The work of the trio of Soth, Shore and Sternfeld, along with more modest but enjoyable monographs like Mike Smith's You're Not From Around Here and Brian Rose's The Lost Border, all reflect a deliberate but poetically abstract sense of place, and a subtle and sophisticated use of color and composition to document transitions and (in the case of Soth) dreams and dreamers. All these photographers use large format cameras (with the exception of Smith, who uses 6x7 medium format) to achieve what Shore calls a "conscious casualness", which gives their photographs their unsettlingly studied quality and enables them (even 20+ years later in the case of Shore and Sternfeld) to transcend time and nostalgia and still speak for the curious quality of American places and life.
It was certainly instructive for me, as I learned to look through the ground glass of an 8x10 this year and work more extensively in color, to view the work of these five photographers, and Shore and Sternfeld are cited consistently (along with Eggleston) as major influences on the current generation of contemporary commercial and fine art photographers.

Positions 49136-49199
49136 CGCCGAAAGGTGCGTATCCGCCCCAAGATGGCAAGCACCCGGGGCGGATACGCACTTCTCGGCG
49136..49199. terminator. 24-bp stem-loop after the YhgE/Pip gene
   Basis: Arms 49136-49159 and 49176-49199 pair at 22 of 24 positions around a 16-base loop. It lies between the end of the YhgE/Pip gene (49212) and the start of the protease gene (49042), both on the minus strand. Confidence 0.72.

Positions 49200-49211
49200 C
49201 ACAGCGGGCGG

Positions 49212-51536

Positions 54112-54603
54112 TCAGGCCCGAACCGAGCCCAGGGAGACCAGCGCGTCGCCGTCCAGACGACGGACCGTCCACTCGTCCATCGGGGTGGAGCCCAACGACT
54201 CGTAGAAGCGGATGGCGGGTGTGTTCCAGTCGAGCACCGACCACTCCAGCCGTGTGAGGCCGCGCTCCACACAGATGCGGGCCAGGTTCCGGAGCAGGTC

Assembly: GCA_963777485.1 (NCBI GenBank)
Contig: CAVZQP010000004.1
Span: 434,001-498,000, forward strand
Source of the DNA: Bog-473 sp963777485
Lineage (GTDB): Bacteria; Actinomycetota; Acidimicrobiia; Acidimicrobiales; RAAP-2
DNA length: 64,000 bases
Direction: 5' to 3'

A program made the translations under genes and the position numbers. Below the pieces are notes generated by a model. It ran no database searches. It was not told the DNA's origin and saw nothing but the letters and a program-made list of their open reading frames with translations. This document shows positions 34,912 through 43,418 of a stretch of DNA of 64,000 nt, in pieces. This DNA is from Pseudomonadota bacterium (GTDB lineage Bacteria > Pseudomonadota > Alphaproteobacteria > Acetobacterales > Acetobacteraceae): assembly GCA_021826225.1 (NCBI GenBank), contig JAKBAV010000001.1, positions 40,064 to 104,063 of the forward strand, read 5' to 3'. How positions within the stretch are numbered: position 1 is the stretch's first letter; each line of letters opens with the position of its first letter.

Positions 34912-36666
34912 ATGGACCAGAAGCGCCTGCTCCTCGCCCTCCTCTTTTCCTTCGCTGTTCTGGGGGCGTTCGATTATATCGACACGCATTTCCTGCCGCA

In the case of Rose, his obsessive yet distanced (by necessity) documentation of the Iron Curtain, moving chronologically toward the fall of the Berlin Wall and the reconstruction of Berlin, is the most time bound of these monographs, but again the use of perspective, color, light and distance move the images beyond their documentary function into a meditation on the impact of borders and the communities that exist around them, and the banal face of repression. His book is a nice success story, given his difficulties in getting his project published for a number of years; his photographs gain much more resonance in their reproduction and in their presentation in book form than they did (to my eye) on the web, though his efforts to keep the project going on the web while seeking a publisher were well-intentioned and appreciated by many.
Brian Rose image, from The Lost Border